Article 31 states that all children should have the right to relax, play and to join in a wide range of leisure activities. With my painting I was trying to communicate that many children do not have any power or control over their lives just like a puppet has no control over their actions. The dark controlling figure represents a parent, guardian or even different governing bodies lording their power over children, failing to allow them their right to play and relax.
‘Children on the World’
With my poster I was trying to communicate the rights of a normal human child. I drew them all standing on top of the earth, rather than just one country, as I wanted to communicate that although we are all different, coming from different countries, in the end we are all humans and we should all share in equal rights.
‘Know the Difference’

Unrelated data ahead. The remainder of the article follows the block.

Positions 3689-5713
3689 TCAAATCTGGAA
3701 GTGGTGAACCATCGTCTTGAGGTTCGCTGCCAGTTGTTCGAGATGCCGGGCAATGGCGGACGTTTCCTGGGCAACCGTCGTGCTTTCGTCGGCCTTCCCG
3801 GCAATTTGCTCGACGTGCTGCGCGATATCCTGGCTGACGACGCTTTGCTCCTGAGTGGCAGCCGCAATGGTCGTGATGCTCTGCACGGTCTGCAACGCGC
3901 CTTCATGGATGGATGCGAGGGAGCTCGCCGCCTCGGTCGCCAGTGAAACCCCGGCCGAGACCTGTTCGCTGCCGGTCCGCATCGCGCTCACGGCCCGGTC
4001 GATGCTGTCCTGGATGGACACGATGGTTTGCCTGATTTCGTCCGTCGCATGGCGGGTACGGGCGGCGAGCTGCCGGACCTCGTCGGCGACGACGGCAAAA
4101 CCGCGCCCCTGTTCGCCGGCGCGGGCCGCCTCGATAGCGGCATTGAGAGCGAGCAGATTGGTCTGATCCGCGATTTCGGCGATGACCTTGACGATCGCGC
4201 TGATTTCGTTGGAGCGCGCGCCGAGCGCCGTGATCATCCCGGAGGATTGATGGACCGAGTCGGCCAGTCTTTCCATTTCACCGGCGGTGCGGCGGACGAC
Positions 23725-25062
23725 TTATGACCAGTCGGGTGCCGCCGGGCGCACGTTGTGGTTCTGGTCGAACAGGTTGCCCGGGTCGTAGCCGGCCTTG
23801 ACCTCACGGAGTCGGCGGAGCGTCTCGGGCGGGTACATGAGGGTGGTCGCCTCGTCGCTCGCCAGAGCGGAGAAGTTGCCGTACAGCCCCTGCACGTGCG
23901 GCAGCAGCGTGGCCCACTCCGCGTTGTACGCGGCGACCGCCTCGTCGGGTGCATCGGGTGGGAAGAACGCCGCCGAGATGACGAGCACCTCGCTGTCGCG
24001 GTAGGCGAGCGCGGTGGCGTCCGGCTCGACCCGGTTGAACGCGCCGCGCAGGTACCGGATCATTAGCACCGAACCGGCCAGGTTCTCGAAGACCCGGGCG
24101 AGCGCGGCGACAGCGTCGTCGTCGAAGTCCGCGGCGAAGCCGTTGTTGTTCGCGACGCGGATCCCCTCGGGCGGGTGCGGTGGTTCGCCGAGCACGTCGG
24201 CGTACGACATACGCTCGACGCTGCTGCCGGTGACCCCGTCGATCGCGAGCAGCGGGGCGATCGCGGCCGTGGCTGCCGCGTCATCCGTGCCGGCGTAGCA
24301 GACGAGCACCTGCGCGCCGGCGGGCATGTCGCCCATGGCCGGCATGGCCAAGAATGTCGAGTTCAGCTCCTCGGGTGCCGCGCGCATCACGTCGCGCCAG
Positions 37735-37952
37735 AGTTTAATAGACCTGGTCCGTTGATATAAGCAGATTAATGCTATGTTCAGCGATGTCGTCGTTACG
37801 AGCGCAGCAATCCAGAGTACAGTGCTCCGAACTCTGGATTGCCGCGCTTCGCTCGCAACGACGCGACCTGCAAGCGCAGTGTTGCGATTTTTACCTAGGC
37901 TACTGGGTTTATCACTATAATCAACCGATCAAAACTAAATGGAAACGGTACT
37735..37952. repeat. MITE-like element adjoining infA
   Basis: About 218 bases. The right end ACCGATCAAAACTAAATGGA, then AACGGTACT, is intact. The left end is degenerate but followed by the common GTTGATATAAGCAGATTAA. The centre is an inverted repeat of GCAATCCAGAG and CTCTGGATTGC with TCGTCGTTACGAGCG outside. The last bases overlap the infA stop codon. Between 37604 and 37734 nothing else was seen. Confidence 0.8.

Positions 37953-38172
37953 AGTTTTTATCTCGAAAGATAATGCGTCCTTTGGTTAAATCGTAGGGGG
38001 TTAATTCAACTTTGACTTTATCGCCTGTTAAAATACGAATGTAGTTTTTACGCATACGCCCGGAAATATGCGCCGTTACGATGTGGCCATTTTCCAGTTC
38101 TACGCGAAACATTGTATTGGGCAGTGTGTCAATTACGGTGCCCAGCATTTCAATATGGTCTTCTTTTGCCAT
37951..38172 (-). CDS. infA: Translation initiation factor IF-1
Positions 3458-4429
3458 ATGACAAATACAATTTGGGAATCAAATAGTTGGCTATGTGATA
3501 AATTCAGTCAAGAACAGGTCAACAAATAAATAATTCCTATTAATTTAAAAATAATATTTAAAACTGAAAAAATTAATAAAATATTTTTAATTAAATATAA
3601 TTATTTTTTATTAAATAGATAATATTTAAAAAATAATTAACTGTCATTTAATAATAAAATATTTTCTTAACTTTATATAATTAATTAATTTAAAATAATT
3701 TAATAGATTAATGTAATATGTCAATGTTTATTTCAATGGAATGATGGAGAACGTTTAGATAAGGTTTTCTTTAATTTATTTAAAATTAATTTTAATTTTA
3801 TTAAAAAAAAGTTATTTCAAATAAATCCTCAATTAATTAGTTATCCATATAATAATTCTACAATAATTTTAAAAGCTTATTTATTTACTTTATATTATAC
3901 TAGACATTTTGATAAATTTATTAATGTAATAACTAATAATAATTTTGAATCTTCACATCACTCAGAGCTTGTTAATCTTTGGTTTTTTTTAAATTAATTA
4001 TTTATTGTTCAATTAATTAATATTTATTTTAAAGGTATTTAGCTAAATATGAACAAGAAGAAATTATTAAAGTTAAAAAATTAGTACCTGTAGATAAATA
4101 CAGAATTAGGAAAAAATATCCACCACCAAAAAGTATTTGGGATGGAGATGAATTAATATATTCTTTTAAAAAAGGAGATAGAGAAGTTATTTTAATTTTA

The home is meant to be a safe and welcoming place to be able to come to, where there is no yelling or physically harming the child – it should not be a place where children are abused. If abuse happens the child could grow up to be traumatized, not being able to trust anyone, because they are scared of being abused at home.
In my poster I was trying to communicate the message that the world should spread children’s rights around the world, ensuring that every person in the world knows they exist and understands their responsibility to uphold and protect them. This is why I chose the different colours, to represent the different nations.
‘Children have rights, follow them’
In my poster I was trying to communicate two messages. The first message was that kids have rights and that they need to be followed. Prior to doing this project I had no idea that there was a list of children’s rights and because of this I thought it was an important message to send out to everyone – the fact that there is this list of rights for children and that everyone needs to follow them. The second message I was trying to communicate was what some of the rights are. The three rights I chose to include in my poster were rights that really stood out to me and rights I thought were important for people to see and be aware of.